You can define a list of layers where each item will represent a version of a product. This way you can easily create and render hundreds of variations within one state. Perfect solution if you are doing product renderings.


Render Output

You can choose between multiple output modules depending on your render engine. By default you will always have the Render Output - Common which is mapped to the Render Setting > Common Tab > Render Output. In case of V-Ray you are able to use Render Output - Channels (V-Ray Separate Render Channels) and the Render Output - Raw module (V-Ray Raw Output).


For every camera or setup you can create outputs with different filenames and extensions by defining a project folder and adding in rules. If the generated path does not exist, the Scene Manager will create it at render time. It’s also possible to change the global format settings for jpg, png, tif, tga and exr extensions.

Render Settings

Pick from an initial set of the most important render settings for V-Ray, Corona and F-Storm and modify them per setup.

The Render Settings - Override module can take control over your Render Settings and modify almost every property per setup. Once enabled you have to define a default render preset by pressing the Fetch button. After that you can start modifying your settings in the Render Setting Dialog and by pressing Fetch you can “lock” down these changes per setup. You can see how many and which properties are changed.

As an example in case of V-Ray this module can be used to fine tune all kinds of performance/quality settings per setup. In Corona you could control all the post processing and bloom and glare properties per camera, and these settings will be also shown in the Corona VFB.

You can load 3ds Max Render Preset files (*.rps) for each setup. When switching between the setups, Scene Manager will first apply the render settings that you loaded, and after that it will overwrite it with all the other active settings that you have in each module (Resolution, Render Output, Environment, etc…).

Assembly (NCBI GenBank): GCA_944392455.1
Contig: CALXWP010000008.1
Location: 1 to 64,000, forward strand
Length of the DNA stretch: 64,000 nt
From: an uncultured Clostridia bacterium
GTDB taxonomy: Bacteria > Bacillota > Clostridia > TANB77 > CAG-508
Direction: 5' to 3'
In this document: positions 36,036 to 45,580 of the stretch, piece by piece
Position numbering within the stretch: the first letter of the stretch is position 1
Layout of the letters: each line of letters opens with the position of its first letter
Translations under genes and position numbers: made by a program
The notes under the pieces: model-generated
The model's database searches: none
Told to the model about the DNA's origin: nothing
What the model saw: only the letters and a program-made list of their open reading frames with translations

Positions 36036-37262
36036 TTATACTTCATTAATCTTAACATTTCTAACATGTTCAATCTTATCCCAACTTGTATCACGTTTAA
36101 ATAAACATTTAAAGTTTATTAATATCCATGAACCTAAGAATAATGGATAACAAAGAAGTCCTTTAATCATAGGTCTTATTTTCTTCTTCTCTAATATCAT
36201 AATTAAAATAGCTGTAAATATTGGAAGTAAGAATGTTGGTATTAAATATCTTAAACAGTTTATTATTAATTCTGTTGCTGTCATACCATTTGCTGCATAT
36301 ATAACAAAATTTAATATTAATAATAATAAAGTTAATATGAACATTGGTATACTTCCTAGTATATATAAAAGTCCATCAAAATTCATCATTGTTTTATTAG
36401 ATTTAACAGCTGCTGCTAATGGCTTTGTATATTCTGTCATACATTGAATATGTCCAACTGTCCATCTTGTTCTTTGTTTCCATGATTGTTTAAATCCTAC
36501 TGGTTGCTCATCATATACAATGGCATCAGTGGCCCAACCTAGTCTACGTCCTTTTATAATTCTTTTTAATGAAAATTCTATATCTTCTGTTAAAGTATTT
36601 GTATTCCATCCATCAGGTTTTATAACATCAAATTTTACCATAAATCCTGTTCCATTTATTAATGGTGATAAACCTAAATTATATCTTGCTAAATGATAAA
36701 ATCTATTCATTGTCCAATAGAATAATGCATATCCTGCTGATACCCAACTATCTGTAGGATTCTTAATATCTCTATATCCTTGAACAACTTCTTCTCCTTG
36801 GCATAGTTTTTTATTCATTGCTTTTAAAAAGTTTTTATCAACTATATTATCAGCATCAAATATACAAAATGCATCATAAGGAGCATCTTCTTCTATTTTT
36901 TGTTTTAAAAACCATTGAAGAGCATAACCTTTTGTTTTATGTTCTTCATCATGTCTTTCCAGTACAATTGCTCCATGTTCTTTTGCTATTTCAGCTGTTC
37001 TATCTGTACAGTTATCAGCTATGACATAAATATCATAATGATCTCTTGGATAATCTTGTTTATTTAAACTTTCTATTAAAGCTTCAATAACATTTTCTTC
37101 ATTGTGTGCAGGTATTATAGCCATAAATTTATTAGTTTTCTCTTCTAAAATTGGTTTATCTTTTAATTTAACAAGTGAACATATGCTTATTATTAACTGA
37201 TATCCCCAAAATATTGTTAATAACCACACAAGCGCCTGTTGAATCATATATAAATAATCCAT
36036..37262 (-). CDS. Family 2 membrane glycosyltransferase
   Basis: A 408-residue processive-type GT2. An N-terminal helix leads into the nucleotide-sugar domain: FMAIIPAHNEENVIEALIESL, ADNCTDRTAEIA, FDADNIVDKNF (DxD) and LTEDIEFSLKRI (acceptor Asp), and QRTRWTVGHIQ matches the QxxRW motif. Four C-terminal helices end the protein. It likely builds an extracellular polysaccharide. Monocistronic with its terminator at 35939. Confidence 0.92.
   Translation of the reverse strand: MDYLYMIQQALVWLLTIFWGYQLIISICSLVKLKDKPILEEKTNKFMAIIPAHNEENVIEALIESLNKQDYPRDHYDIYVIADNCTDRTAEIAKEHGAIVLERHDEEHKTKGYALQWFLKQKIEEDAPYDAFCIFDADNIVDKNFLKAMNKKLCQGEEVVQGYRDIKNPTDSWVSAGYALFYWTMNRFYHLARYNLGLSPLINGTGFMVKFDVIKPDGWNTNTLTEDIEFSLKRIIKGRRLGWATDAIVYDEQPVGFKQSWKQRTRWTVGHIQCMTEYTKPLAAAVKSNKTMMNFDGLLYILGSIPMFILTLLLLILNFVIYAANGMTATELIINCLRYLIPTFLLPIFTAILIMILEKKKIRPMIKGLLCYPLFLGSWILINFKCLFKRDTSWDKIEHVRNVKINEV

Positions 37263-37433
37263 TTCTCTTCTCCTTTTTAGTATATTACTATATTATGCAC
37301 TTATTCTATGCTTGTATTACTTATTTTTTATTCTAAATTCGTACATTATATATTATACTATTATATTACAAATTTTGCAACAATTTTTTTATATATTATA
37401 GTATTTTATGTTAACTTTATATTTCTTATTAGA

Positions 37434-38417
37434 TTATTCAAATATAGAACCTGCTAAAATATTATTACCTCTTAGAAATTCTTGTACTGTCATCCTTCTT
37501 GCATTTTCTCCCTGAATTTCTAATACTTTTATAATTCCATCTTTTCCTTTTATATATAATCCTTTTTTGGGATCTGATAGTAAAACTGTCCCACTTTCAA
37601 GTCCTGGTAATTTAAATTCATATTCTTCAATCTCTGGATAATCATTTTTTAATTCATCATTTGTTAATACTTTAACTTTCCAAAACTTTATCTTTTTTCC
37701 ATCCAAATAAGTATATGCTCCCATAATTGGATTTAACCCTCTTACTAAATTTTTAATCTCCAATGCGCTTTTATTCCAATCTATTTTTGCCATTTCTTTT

Render Elements

The Render Elements module will let you enable/disable the required elements per setup. As an example you can set multiple ZDepth passes with different max values for each camera, or you can control which Light Select pass to include in your final render to keep your final exr, cxr or vrimg file smaller.



The Post-Production module will allow you to control your V-Ray VFB Layers or the new Tone Mapping settings for Corona 8. Change the Tone Mapping or VFB Layers settings as you wish then press the fetch button. This will save the current state and whenever you activate the state again, Scene Manager will apply the VFB settings.
By pressing clear, Scene Manager will forget the settings and it will no longer apply the settings.


Render Manager

You can set a couple of basic settings that the Render Manager will recognize during submission, such as Image or Animation job type.